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Myron Rolle, now a doctor treating coronavirus patients, draws on football background in crisis

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tags: public health, football, coronavirus



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Rolle, 33, is just one member of a massive redeployment effort at the hospital. He spent this past weekend doing 24-hour shifts in neurosurgery Friday and Sunday. Sleepless and speaking by phone between shifts Saturday morning, he describes entire floors efficiently transformed into coronavirus units amid vigilant efforts to protect staff from infection. Starting this week, he will take turns as a volunteer in the surge clinic, triaging patients off the street alongside other volunteers from all corners of the hospital, from fellow surgeons to OBGYN specialists. He also will pitch in on any floor of the hospital that is overwhelmed.

“I’m capable of covering any ICU or the emergency department if necessary,” he says. Asked whether he’s aware of the infection numbers among Boston medical personnel, he replies calmly, “Mmmmm-hmmmmm.”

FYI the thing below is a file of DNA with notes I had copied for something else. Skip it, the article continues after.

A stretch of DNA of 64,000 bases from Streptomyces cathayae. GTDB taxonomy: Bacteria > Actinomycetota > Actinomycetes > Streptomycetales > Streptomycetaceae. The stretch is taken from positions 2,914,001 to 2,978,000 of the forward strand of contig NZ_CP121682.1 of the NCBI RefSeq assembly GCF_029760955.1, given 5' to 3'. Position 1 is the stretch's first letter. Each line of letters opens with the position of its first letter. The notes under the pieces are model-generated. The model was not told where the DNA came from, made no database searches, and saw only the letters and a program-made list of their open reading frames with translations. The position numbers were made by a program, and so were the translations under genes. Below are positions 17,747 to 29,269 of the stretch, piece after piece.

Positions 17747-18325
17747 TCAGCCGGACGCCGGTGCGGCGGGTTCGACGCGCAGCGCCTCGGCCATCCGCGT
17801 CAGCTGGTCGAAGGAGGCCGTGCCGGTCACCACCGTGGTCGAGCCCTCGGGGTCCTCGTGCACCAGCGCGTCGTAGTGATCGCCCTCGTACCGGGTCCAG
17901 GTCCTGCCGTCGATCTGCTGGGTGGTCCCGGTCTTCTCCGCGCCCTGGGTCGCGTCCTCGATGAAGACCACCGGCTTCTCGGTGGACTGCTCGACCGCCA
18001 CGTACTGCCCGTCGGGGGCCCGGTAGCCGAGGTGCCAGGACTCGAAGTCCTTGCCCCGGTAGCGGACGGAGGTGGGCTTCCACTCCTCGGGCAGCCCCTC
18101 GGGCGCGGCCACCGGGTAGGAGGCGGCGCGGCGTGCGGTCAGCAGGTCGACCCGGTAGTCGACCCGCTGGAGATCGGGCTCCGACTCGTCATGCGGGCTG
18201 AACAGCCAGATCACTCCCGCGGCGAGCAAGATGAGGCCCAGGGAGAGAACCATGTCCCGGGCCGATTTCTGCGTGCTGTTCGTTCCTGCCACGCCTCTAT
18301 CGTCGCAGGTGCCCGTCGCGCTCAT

The volunteerism was ingrained by his parents, Whitney and Beverly. “Your life is not just your own,” they told him. In the 1980s, they immigrated from the Bahamas to New Jersey to give their five kids better educations. Rolle was only in fifth grade when he read Ben Carson’s “Gifted Hands” and decided to become a neurosurgeon. But by the time he finished high school, he was 6-foot-2 with a vertical leap of 36 inches and had more than 50 scholarship offers to play college football. He chose Florida State because it had a medical school on campus and a first-rate coach in Bobby Bowden who swore he wouldn’t let the game interfere with his medical ambitions.

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Read entire article at Washington Post

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